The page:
15 Dec Options for Accessing Carrier Ethernet Services | Ethernet over Fiber | Ethernet over Copper
As cloud services, medical imaging, video streaming, and other bandwidth hungry applications continue to drive requirements for faster and cost-effective networks, Ethernet has become a technology of choice for many businesses and institutions. Although Ethernet was initially developed for short reach Local Area Network (LAN) applications, it has been extended to cover Wide Area Network (WAN) applications. This article focuses on how off-net subscribers access Ethernet WAN or carrier Ethernet services.
Ethernet was first developed for Local Area Networking for modest data rates over coaxial copper cable. In fact, when Bob Metcalfe invented the technology in 1973, he was interested in connecting hundreds of different computers and also to drive the laser printer that had just been invented.
Today, Ethernet is very widely used in almost all business networks. Most computing devices have an Ethernet port and almost all business premises have Ethernet interfaces. The success of Ethernet in the local area network including its ubiquity, flexibility, scalability, low cost per bit and the ongoing development of Ethernet standards has compelled the industry to push the technology into the wide area network.
The transmission of Ethernet in the WAN is marketed as carrier Ethernet services, defined by the Metro Ethernet Forum (MEF). From the subscriber’s perspective, the most commonly used carrier Ethernet services are Ethernet Private Line (EPL), Ethernet Virtual Private Line (EVPL) and Virtual Private LAN Service (VPLS).
Ethernet Private Line
An EPL is a point-to-point private data connection with which the subscriber can securely connect two sites. EPL is increasingly becoming an alternative to older forms of leased lines such as E1/T1 because of the much higher bandwidth, lower cost per bit and the other advantages of Ethernet mentioned above. Applications of EPL include the connection of two enterprise locations such as an enterprise headquarters and its branch office or dedicated and symmetric high speed connection to the Internet.
Ethernet Virtual Private Line
An EVPL is a point to multipoint service configured to connect three or more sites. EVPL service helps businesses connect their headquarters to geographically dispersed locations such as data centers and remote offices. As an example, Limelight Networks delivers content from Los Angeles to several locations in Australia over Telstra’s EVPL service.
Virtual Private LAN Service
VPLS connects geographically dispersed physical LANS into a seamless single LAN. In an Ethernet VLAN, Ethernet devices communicate with each other as if they were on a single LAN. As an example, the University of Law (UK) resorted to using a VPLS from SSE to support researchers, students and lecturers at its sites in Birmingham, Bristol, Chester, Guildford, London Bloomsbury, London Moorgate, Manchester and York. The VPLS enabled University staff and students to communicate as if they were all at the same campus.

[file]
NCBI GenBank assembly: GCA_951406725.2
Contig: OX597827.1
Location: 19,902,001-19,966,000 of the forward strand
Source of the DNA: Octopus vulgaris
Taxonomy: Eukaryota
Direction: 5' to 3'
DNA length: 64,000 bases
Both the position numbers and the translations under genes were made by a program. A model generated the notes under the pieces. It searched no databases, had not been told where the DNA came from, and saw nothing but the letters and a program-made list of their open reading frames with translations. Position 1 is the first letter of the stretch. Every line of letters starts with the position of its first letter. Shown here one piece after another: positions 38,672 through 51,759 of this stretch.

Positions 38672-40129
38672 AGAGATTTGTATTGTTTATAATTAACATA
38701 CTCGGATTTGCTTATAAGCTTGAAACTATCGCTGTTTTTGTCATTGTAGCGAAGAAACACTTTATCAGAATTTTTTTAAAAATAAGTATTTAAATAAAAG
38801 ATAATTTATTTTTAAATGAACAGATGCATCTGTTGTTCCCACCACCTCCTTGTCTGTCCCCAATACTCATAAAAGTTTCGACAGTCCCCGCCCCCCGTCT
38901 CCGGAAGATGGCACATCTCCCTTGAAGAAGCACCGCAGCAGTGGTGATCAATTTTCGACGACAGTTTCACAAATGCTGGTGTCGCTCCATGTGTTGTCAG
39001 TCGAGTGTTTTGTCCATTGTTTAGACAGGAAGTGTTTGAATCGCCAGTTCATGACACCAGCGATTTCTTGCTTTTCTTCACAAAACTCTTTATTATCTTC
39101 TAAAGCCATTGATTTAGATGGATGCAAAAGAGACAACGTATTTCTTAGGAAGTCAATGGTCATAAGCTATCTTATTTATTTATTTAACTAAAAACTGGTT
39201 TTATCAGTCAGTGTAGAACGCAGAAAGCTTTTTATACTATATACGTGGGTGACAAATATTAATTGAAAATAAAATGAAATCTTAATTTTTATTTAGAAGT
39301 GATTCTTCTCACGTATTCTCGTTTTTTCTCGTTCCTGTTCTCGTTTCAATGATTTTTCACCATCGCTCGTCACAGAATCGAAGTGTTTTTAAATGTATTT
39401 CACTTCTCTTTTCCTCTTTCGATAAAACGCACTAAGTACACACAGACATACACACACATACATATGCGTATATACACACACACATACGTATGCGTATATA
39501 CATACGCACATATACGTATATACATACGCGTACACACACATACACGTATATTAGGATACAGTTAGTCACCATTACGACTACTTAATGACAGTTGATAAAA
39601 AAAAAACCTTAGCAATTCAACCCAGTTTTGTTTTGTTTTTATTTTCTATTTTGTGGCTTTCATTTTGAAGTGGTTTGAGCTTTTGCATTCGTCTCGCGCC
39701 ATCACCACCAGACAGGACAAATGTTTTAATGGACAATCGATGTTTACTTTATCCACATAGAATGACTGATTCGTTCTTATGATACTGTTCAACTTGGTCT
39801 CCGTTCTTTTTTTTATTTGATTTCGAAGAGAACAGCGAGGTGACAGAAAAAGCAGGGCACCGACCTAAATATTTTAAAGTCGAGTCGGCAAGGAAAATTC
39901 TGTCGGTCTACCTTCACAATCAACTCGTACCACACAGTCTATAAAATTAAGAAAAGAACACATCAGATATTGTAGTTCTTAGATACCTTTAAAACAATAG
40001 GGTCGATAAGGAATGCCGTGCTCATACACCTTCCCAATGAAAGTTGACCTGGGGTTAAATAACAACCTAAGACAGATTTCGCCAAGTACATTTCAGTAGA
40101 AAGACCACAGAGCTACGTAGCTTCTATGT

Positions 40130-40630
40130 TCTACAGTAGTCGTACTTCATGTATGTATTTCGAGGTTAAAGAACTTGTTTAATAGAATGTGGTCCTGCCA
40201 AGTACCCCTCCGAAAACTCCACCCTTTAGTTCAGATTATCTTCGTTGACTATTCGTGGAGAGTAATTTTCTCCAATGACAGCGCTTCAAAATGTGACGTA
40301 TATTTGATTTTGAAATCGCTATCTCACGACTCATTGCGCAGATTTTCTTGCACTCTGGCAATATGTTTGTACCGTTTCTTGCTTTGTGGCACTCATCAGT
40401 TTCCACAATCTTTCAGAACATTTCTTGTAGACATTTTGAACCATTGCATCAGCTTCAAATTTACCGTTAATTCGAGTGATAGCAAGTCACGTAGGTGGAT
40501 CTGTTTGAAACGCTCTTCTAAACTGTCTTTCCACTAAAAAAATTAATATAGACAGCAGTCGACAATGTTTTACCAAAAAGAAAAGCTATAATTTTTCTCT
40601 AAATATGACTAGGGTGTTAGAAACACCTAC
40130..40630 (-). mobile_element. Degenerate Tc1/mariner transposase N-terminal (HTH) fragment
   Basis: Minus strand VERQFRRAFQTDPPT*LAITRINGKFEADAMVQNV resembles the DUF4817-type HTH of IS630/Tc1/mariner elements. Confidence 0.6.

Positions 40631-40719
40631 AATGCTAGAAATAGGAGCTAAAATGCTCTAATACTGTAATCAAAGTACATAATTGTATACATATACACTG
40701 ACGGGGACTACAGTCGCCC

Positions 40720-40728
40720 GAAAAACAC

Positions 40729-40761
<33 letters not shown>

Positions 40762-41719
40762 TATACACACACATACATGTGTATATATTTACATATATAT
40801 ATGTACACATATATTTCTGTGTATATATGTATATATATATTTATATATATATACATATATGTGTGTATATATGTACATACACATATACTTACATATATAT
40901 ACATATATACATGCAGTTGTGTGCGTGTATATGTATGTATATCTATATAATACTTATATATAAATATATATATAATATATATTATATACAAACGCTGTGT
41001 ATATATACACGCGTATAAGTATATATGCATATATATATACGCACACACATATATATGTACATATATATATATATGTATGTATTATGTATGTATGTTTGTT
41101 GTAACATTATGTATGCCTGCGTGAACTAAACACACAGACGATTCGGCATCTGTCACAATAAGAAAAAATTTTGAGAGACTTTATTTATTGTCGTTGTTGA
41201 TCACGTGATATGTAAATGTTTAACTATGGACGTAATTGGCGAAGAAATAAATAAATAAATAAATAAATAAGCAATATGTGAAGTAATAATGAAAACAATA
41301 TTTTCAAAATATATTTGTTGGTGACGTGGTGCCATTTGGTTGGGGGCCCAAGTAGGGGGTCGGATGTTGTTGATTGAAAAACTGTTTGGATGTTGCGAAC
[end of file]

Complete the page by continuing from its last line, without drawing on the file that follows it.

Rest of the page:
How to access carrier Ethernet services
For those in the market for carrier Ethernet services, the first item on the service procurement agenda is determining whether the buildings at the locations of interest are directly connected to providers’ carrier Ethernet networks. In other words, are the buildings on-net? A number of free online tools, such as GeoQuote, are available to search network providers connected to any given building, at least in the United States.
If a building is on-net, the installation process is relatively painless and involves the connection and configuration of an Ethernet User Interface (UNI). To read more about UNI, point your browser to the article, Business Ethernet Services: Questions To Ask Before Leasing.
While most providers will endeavor to connect as many commercial buildings as possible, some buildings may not yet be connected or they are out of reach of a carrier Ethernet footprint. These buildings (3 in 4 of all commercial buildings) are off-net. Off-net buildings may be connected using a third party Ethernet over Fiber transport solution, Ethernet over Copper in the local loop and other transport solutions, such as Ethernet over OTN (beyond the scope of this article). Subscribers can also connect to a provider’s carrier Ethernet network through a retailer purchasing services from the provider.
Ethernet over Fiber (EoF)
The Ethernet over Fiber off-net transport option offers the most bandwidth, flexibility and reach. Typical bandwidth ranges from 10 Mbps to 10 Gbps with 100 Gbps possible in some markets. Distances of 80km from the customer location to the Ethernet point presence are possible. Because of the investment required, this option is more suited for large Enterprise buildings, educational institutions, medical centers, National Research and Education Networks (NRENS), government departments and wholesale providers.